In a world of shifting alliances and constantly evolving strategies, the US military has developed new war technologies for the fight… it’s the stuff of sci-fi.
They’re the future of war – that’s what the Pentagon believes, anyway. Military scientists are creating automated systems that are meant to augment or even replace American soldiers, sailors, Marines and airmen.
China fielding dangerously quiet subs? Make an unmanned sub-hunting ship to track them relentlessly. Russia selling anti-aircraft radar and missile sets to hostile nations? Deploy aerial drones to jam them with electronic attacks. Roadside bombs severing supply lines? Send flocks of unmanned helicopters to deliver supplies.
The robot revolution is also regarded as the way to handle looming budget cuts. While automated systems are expensive to develop, they’re cheaper to support than humans – they don’t need training, healthcare or letters of condolence.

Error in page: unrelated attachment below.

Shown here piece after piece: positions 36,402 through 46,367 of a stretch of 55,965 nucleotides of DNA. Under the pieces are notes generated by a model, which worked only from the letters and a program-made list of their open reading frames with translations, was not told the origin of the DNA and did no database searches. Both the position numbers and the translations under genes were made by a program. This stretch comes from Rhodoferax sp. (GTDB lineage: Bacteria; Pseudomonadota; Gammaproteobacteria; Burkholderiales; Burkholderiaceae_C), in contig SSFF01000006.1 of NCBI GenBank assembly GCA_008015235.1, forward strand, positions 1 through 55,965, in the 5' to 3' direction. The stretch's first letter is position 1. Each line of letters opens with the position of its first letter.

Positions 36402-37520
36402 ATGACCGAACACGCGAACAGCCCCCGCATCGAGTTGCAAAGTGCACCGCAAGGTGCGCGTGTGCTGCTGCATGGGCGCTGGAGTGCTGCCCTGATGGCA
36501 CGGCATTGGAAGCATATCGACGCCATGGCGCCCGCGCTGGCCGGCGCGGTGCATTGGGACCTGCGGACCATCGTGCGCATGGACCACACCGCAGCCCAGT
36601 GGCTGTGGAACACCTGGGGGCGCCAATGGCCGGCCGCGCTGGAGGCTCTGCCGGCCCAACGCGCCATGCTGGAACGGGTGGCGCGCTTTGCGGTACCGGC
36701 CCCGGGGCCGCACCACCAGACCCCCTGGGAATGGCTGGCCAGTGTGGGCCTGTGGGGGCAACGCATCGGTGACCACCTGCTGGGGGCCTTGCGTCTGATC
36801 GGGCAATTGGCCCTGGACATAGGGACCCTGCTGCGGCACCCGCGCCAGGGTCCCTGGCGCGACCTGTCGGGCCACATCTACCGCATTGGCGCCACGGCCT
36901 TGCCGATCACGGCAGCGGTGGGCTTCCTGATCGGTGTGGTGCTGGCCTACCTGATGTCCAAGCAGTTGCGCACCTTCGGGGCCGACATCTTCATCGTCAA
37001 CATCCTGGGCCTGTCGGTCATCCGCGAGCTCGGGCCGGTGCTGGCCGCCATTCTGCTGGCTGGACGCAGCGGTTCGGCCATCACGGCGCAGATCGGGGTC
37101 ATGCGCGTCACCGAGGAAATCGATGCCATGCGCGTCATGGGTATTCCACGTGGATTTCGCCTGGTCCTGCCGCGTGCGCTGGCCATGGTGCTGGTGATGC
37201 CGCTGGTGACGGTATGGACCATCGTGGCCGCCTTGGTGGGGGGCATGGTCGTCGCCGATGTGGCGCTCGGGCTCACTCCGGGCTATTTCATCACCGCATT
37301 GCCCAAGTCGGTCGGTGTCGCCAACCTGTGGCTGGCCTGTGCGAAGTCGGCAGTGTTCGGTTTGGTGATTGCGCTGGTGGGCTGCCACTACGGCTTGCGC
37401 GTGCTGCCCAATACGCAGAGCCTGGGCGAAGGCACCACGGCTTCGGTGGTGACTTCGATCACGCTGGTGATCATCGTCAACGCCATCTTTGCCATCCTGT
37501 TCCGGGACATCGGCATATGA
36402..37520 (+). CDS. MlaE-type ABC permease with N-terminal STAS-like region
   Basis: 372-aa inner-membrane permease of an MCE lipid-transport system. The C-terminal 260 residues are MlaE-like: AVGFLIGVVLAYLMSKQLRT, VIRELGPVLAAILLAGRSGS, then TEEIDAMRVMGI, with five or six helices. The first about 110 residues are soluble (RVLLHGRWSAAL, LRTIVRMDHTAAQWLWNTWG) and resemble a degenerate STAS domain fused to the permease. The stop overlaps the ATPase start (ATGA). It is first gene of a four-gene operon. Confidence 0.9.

Not every military robot is a mobile war machine. Some are more subtle, like TrackingPoint’s automatic-aiming rifle scope. In the hands of a sniper, it reduces the size of a shooting team by half. But to replace humans entirely, robots must be freed from human control. “Future unmanned systems must be more autonomous, placing less demand on communications infrastructure and shortening decision-making cycles,” says US Air Force Chief of Staff General Mark Welsh III. The true value of a robot is not that it can be flown remotely but that it can make the kinds of snap decision pilots face.
Read more in PM’s August 2014 issue – on sale 21 July.